Programs to Help You Prepare for NaNoWrimo
October is nearly over, and that means a few different things:
- Fall has officially arrived. If you’re in the Midwest, like me, we have left behind the pleasantly warm, sunny days with cool breezes for chilly, wet, miserable ones where the sky just spits at you all day and the puddles are deceptively shallow until you plunge your entire boot in it. If you’re lucky enough to be wearing boots at the time.
- Halloween is almost here, which means Stranger Things is premiering this weekend! I am binging the season with my entire family, and then carving pumpkins. ‘Tis the season.
- NaNoWrimo is almost upon us.
Oh, NaNoWrimo. How I have failed you over and over again for the past few years. How I enter November with blind faith in my own ability to remain disciplined and dedicated to that daily quota. How I curl into myself with shame by November 15 as I watch my bar of progress fall further and further behind from where it should be, until that chasm looks impossible to cross. And then I give up, but passively. I’ll still write, but not with the gusto I had near the beginning. And that’s where I do myself a huge disservice, because I’m not just giving up on obtaining a respectable word count by November 30—I give up on the story. Instead of sticking with it and carrying the momentum past NaNo, I put it away at the end of the month like it’s a seasonal piece of decor I’ll pick back up next year.
Anyone else have this problem?
Let’s not have that problem this year. And part of that problem, for me at least, is because I don’t give myself enough time to outline where I’m going. Outlines and brainstorming sessions before November 1 can provide a great structure for what’s to come; a road map to your final destination, and other car/road trip metaphors. It doesn’t mean you need to follow it to the letter—but it can serve to bring you back on the path you want to be on, if a path was written down in the first place.
Writers, let this be the year you go into NaNoWriMo with the confidence of a well-plotted out road trip itinerary, with enough wiggle room to allow for surprise stops and travels off the path. There’s still time! There are plenty of apps and programs out there designed to help you outline your NaNo novel. Here are some of my favorites (that are also free).
This platform is popular with businesses for projects, including the company I work for, and the key word here is projects. Trello can help you visually map out the arcs and sections of your novel. Each list could function as a section of the novel, and each individual card a scene. Cards can hold images, links, and any pertinent information you want to store. It’s a great tool for storing character information, as well.
You know what else it’s great for? It comes with due dates. You can set deadlines for yourself if there’s a certain scene or chunk of scenes you’d like to have written by week one. You can take a linear approach and work down the lists as you write, or you can hop around. Once you’ve finished writing a scene, imagine how good it will feel to mark that card “complete” on your Trello board.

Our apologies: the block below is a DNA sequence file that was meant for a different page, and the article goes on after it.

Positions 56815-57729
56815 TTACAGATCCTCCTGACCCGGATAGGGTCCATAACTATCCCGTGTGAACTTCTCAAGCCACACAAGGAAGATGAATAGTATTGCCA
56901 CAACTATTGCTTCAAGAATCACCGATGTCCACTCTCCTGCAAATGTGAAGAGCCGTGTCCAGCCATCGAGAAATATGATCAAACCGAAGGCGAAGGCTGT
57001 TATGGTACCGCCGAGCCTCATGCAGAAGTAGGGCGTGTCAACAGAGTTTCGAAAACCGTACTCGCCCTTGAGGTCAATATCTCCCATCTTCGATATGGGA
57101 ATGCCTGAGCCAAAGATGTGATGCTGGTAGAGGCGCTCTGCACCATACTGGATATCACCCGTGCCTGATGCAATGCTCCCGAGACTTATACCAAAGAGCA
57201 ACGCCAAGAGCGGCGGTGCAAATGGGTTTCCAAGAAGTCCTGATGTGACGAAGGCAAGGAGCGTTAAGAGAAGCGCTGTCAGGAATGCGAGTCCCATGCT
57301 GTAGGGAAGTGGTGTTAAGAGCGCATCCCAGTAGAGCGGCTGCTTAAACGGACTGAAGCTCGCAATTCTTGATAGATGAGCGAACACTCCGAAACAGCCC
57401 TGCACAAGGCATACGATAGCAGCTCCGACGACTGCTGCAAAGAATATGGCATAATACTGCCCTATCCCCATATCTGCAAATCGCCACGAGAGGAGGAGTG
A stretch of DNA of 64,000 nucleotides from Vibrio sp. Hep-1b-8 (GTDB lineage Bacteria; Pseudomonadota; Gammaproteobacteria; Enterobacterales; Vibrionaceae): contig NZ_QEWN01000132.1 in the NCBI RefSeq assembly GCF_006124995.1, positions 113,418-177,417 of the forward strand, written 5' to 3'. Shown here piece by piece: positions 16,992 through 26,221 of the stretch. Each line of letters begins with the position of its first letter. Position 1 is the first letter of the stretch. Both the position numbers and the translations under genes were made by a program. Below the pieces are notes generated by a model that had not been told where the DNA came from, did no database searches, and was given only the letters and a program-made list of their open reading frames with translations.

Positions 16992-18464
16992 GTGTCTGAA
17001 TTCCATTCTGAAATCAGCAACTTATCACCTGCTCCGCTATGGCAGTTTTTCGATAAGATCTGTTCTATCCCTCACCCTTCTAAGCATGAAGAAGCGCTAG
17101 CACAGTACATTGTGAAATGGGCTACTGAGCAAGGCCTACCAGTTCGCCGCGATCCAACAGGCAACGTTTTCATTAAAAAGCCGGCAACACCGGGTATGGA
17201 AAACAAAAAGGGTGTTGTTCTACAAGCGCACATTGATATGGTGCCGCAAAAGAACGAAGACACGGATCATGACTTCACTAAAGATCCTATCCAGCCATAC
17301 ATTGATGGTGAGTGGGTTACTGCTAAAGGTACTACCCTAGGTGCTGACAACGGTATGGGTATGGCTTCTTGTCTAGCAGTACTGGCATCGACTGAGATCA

Timelines, research, notes, all at your fingertips—and all saved automatically, with every keystroke. Did I mention accessible from wherever you can access your Google Drive? Use it for outlining and research, and use it for writing, because it functions just like Word. The most beautiful aspect of Google Docs is the peace of mind it gives you about it’s save feature, because it does it for you.
Google Docs also has a built-in document organizer, so you can neatly divide your work into subsections, create a table of contents, and jump around if you need to. Under Tools, select Document Outline, and use the heading styles; Google Docs will recognize each one as a new section.
Stuck on a scene and need a little inspiration? Share the doc with a friend or fellow NaNo writer. If you give them the ability to edit, they can make notes or comments right in the doc, and you can watch the live feedback come in.
Good old Evernote. Use it in your browser, your desktop, and get the app so all your beautiful notes and outlining are handy wherever you are. Got some handwritten notes you jotted down and don’t want to lose? Snap photos of them and upload them to Evernote for safekeeping. Create checklists, upload audio recordings, and organize and outline however you wish. I’ve always found Evernote to be a good place to capture stray bits of dialogue that come to me and I have to get them down or they’ll be lost forever, but they don’t have a home yet. This way, they’re all in one place and I won’t have to hunt for them later when the right moment comes along.
What are some of your favorite programs for outlining? (I know for sure that Scrivener, for instance, is well worth the investment, although it’s been a long time since I’ve used it.) Good luck next week, NaNoWriMos! May you remain steadfast in your efforts to hit 50k, and may you remember to sleep, eat food, and get up and stretch once in a while. Your back will thank you.